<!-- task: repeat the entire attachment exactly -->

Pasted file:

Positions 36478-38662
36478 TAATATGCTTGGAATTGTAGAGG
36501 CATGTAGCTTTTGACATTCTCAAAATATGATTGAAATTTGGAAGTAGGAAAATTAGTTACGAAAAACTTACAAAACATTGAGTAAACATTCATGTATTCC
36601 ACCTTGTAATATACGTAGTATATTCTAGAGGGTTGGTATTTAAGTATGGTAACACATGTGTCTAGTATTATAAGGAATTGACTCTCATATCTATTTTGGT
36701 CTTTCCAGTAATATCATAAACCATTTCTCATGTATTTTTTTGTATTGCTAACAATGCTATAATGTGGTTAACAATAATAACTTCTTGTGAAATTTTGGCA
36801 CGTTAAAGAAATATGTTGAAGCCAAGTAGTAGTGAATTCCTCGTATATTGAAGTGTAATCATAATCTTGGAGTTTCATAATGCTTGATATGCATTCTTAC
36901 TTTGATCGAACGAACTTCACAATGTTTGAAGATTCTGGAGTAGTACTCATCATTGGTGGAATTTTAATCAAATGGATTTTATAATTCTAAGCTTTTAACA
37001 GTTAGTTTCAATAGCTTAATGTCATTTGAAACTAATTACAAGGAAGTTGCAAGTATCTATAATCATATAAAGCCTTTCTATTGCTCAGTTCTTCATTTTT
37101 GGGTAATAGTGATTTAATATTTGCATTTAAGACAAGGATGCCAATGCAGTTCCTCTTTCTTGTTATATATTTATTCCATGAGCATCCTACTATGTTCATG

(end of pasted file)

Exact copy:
Positions 36478-38662
36478 TAATATGCTTGGAATTGTAGAGG
36501 CATGTAGCTTTTGACATTCTCAAAATATGATTGAAATTTGGAAGTAGGAAAATTAGTTACGAAAAACTTACAAAACATTGAGTAAACATTCATGTATTCC
36601 ACCTTGTAATATACGTAGTATATTCTAGAGGGTTGGTATTTAAGTATGGTAACACATGTGTCTAGTATTATAAGGAATTGACTCTCATATCTATTTTGGT
36701 CTTTCCAGTAATATCATAAACCATTTCTCATGTATTTTTTTGTATTGCTAACAATGCTATAATGTGGTTAACAATAATAACTTCTTGTGAAATTTTGGCA
36801 CGTTAAAGAAATATGTTGAAGCCAAGTAGTAGTGAATTCCTCGTATATTGAAGTGTAATCATAATCTTGGAGTTTCATAATGCTTGATATGCATTCTTAC
36901 TTTGATCGAACGAACTTCACAATGTTTGAAGATTCTGGAGTAGTACTCATCATTGGTGGAATTTTAATCAAATGGATTTTATAATTCTAAGCTTTTAACA
37001 GTTAGTTTCAATAGCTTAATGTCATTTGAAACTAATTACAAGGAAGTTGCAAGTATCTATAATCATATAAAGCCTTTCTATTGCTCAGTTCTTCATTTTT
37101 GGGTAATAGTGATTTAATATTTGCATTTAAGACAAGGATGCCAATGCAGTTCCTCTTTCTTGTTATATATTTATTCCATGAGCATCCTACTATGTTCATG